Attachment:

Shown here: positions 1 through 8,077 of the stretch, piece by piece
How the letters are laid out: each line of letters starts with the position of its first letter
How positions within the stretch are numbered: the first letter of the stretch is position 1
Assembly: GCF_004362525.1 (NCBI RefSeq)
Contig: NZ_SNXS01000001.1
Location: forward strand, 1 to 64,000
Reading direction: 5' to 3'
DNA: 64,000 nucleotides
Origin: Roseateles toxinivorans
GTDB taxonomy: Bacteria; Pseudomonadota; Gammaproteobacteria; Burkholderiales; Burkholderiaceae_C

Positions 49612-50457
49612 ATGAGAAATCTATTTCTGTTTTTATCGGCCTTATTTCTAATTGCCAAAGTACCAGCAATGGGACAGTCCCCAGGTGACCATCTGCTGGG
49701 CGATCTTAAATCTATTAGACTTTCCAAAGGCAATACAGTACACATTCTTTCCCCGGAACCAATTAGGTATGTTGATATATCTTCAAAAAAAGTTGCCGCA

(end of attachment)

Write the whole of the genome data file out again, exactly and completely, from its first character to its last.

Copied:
Shown here: positions 1 through 8,077 of the stretch, piece by piece
How the letters are laid out: each line of letters starts with the position of its first letter
How positions within the stretch are numbered: the first letter of the stretch is position 1
Assembly: GCF_004362525.1 (NCBI RefSeq)
Contig: NZ_SNXS01000001.1
Location: forward strand, 1 to 64,000
Reading direction: 5' to 3'
DNA: 64,000 nucleotides
Origin: Roseateles toxinivorans
GTDB taxonomy: Bacteria; Pseudomonadota; Gammaproteobacteria; Burkholderiales; Burkholderiaceae_C

Positions 49612-50457
49612 ATGAGAAATCTATTTCTGTTTTTATCGGCCTTATTTCTAATTGCCAAAGTACCAGCAATGGGACAGTCCCCAGGTGACCATCTGCTGGG
49701 CGATCTTAAATCTATTAGACTTTCCAAAGGCAATACAGTACACATTCTTTCCCCGGAACCAATTAGGTATGTTGATATATCTTCAAAAAAAGTTGCCGCA